Justice Edwin Cameron urges Africa to end gay stigma
Cameron made the call in a speech at the UNAIDS / LANCET Commissioners Dinner in Lilongwe, Malawi last week, which was hosted by the country’s president, Joyce Banda, and was broadcast on television.
"The most distinguishing feature of [the HIV] epidemic is the stigma that has attended it in the United States, in Western Europe, elsewhere in the world, but also on our continent," said Cameron. "The stigma that is associated with HIV/AIDS has been our biggest battle for rationality, for calm, and for good policy in this epidemic."
The HIV positive Justice went on to use his own experience to discuss the stigma and rejection faced by those living with HIV and AIDS.
"I have to tell you something further about myself," Cameron said to the audience. "I have to tell you how I got HIV. I got HIV from another man. I know that that’s a topic of deep debate in Malawi. In my country, it was also a topic of deep debate, and we decided, when we became a democracy in 1994, that we would not discriminate against people on the basis of their sexual orientation.
"And at the end of the year in which we became a democracy, President Mandela appointed me to the high court. And when I was appointed to my country’s highest court four years ago, not a single voice in the whole country raised an issue about the fact that I’m a proudly and openly gay man. And that’s right."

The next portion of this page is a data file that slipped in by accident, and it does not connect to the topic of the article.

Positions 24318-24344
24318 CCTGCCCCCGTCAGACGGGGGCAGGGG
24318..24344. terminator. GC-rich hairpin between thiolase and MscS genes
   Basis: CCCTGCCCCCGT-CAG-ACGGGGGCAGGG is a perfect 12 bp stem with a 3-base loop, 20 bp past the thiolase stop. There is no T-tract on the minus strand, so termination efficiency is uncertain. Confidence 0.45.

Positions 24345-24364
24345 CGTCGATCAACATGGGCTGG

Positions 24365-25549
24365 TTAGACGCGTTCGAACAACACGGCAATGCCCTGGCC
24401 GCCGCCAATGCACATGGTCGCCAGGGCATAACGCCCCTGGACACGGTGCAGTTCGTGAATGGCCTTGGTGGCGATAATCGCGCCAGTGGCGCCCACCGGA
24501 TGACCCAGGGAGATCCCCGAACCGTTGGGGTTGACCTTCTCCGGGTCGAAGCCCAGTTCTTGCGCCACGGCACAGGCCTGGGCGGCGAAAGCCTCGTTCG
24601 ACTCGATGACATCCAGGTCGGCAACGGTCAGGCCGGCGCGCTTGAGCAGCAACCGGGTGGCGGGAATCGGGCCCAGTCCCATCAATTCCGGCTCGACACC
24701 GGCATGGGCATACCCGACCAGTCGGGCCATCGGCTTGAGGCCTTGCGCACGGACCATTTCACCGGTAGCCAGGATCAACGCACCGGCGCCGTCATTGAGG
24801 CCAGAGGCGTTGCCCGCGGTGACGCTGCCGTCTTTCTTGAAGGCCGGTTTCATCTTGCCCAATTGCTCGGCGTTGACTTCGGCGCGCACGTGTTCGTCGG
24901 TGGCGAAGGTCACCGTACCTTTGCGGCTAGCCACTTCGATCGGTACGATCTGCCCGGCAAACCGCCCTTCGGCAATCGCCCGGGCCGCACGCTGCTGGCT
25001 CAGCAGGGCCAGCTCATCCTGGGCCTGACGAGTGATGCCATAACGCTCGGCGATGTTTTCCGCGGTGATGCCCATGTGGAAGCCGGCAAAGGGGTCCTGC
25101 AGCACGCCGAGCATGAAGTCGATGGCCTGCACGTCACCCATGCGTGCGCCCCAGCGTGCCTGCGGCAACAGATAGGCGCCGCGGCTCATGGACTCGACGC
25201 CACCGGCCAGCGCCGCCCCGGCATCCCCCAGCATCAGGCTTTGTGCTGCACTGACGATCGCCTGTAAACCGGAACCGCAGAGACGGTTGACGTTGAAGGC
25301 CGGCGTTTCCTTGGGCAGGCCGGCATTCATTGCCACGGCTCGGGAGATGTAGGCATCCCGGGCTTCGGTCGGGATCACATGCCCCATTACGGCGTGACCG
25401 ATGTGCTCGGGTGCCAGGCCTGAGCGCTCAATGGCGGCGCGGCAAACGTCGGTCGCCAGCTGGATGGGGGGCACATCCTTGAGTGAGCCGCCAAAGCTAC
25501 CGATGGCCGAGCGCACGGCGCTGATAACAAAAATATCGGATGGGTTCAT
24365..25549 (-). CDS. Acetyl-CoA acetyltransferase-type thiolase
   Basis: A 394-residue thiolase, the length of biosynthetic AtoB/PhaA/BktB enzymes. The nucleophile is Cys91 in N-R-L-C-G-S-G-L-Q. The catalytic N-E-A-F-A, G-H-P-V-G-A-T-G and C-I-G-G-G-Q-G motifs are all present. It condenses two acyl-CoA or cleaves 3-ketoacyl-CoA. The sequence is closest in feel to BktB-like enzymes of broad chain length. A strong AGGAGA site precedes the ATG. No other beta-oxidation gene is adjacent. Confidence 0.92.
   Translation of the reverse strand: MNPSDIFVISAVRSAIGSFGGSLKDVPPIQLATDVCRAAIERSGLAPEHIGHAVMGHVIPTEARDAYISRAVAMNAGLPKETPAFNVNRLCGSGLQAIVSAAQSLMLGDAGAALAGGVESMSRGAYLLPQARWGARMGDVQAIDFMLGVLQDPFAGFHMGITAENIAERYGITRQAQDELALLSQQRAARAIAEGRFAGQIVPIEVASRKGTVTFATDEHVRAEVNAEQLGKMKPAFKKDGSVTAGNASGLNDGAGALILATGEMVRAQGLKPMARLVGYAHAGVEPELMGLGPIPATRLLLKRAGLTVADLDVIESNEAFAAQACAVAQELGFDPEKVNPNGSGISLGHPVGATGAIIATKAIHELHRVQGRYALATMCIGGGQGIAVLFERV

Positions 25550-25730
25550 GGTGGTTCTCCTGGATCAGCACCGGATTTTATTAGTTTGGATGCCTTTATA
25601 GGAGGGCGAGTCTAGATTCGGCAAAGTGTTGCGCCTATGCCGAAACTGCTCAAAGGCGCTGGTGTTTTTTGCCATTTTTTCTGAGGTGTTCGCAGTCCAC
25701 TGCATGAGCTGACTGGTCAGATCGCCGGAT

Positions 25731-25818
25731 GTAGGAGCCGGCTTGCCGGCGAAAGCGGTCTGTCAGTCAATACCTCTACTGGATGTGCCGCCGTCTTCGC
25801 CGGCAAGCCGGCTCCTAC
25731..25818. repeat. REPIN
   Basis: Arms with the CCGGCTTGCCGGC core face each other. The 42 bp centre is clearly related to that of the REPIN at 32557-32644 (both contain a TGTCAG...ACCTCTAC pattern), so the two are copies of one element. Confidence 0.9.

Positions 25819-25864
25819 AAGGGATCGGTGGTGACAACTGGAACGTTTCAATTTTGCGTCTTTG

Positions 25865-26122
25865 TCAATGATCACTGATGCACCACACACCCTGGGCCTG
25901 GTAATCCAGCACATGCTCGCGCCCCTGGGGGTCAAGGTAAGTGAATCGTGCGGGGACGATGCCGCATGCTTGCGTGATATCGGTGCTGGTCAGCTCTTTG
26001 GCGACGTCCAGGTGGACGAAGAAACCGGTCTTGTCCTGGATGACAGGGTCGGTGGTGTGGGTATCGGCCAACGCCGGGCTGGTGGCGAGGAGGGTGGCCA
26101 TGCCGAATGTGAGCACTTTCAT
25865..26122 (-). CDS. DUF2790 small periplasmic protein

Cameron continued: "Archbishop Desmond Tutu says that our continent has issues of flood, of starvation, of mal-governance, of corruption, of drought. Those are the issues that we as Africans should be concerned about. And issues of disease. Not issues of judgment about sexual orientation.
"I mention that because the example of condemnation of homosexual activity is only an instance of how we condemn people. We say, 'That minister is alleged to have HIV. He sleeps around too much. That woman in the village next door is alleged to have HIV. She wasn’t faithful to her husband. That man has got too many girlfriends.' We condemn. We allow our condemnation to step in between us and our rational responses to the epidemic," said Cameron.
Cameron is possibly the only openly gay or openly HIV positive senior public official or judge on the African continent.
In May 2012, President Banda announced her intention to overturn Malawi's ban on homosexuality. In November 2012 it was reported that Malawi had "suspended" laws criminalising homosexuality pending a parliamentary vote.
If the ban on same-sex sexual activity is repealed by its Parliament, Malawi would become the first African country to decriminalise homosexuality since 1994.